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It’s Getting Ugly

August 31, 2011

In the August 28th,2011 New York Times, there was a very interesting article about how ugly people are discriminated against. http://www.nytimes.com/2011/08/28/opinion/sunday/ugly-you-may-have-a-case.html?_r=1&ref=discrimination

Ugly women are most often discriminated against when looking for a mate and men when looking for a job. Is this a surprise to anyone?  I think people have instinctively known this for centuries.  And, the truth is that we all subconsciously “discriminate” based on personal and subjective preferences when it comes to looks. We just do. Some folks like blondes – others brunettes or redheads. The article argues that ugly people deserve to fall under federal affirmative action laws that offer legal protection to racial, ethnic and religious minorities, women and handicapped individuals. It is further argued that ugly people would be allowed to seek help from the Equal Employment Opportunity Commission and other agencies in overcoming the effects of discrimination.

I’m not getting into the politics of this proposal but, what I do want to know, just who is going to tell someone “you’re ugly, therefore you deserve special consideration?” Would there be special panels established to determine whether or not someone falls under a governmental guideline of attractiveness?Does this possibility sound in any way cruel to anyone other than me?

Standards of beauty vary across cultures and there is no one standard. I remember being startled the very first time I encountered an Australian Aborigine. Fortunately for both of us, she did not see me reflexively flinch as her looks were so very different from anything I’d ever seen. Yet, within her own people – she was probably a beauty. According to the NYT article, however, she might be eligible to fall under legal protection should she move to the U.S. to seek employment.

I mean – how do you determine who is ugly? It’s not like an obvious physical impairment, like being confined to a wheelchair or being a certain gender or age.  No one can argue with those objective differences. But – your looks?  If you watch people, you’ll see lots of what you might consider “ugly” who have found someone who could also be considered “ugly” and yet they each consider the other to be “beautiful.” And, because they have someone who loves them as they are and for whom they are, they emanate a beauty often lacking in other, more “beautiful” people.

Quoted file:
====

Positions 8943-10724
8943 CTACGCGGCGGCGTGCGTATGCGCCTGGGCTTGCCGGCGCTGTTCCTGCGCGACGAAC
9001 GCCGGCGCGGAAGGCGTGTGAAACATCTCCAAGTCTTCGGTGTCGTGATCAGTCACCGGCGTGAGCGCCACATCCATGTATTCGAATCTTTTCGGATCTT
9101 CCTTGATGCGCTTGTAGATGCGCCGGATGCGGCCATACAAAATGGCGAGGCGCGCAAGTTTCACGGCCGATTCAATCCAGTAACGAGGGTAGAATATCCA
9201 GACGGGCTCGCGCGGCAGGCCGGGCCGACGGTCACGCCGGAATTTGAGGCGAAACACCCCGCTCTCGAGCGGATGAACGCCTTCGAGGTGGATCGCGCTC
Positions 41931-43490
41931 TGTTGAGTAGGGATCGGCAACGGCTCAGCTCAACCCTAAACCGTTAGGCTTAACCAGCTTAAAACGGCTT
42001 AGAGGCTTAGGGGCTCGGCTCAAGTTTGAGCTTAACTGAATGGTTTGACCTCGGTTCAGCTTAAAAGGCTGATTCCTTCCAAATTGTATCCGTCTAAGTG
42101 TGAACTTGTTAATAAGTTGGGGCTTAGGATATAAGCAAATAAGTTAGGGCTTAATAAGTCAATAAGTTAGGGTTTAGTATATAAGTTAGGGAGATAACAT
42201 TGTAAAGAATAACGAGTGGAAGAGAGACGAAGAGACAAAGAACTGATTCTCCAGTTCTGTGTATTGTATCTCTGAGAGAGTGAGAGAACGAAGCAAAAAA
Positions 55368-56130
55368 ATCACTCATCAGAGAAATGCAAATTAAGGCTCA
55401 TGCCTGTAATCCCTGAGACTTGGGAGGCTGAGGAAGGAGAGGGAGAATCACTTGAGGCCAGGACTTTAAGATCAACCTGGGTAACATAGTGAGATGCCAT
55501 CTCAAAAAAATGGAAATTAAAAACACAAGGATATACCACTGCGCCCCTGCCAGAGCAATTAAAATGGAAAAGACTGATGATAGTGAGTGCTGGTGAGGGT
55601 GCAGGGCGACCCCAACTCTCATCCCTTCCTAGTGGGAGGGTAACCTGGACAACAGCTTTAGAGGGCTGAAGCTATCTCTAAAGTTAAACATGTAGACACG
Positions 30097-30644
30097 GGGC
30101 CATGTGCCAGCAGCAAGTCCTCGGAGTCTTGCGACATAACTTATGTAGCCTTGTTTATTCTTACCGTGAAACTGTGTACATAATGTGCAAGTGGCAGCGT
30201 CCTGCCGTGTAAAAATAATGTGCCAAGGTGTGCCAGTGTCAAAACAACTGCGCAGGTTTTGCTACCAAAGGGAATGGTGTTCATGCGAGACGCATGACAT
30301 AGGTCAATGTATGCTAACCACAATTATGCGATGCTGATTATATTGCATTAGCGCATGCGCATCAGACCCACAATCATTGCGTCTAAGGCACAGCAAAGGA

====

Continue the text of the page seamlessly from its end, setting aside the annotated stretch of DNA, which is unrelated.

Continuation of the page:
My personal opinion is that this category of the affirmative action law should never be allowed as it is
just too painful.  People who others might consider “ugly” don’t need to be reminded that they aren’t as attractive as a Hollywood star. In my personal experience some of the most beautiful people I’ve ever met were some of the most objectively unattractive and some of the ugliest folks were objectively attractive. What “ugly” folks need more than being singled out is to be affirmed by those who love and care about them. Beauty does fade (have you ever met or heard of a struggling plastic surgeon?) and a beautiful inner light shining forth is what makes someone truly beautiful. And,categorizing certain people as “ugly” only perpetuates the external beauty stereotypes that exist in all cultures even more so. The only antidote to discrimination against the “ugly” is for more folks – parents in particular – to recognize and affirm those postivive and eternal character qualities which make someone truly beautiful and not focus on or glorify external, superficial qualities that will eventutally be lost over time.

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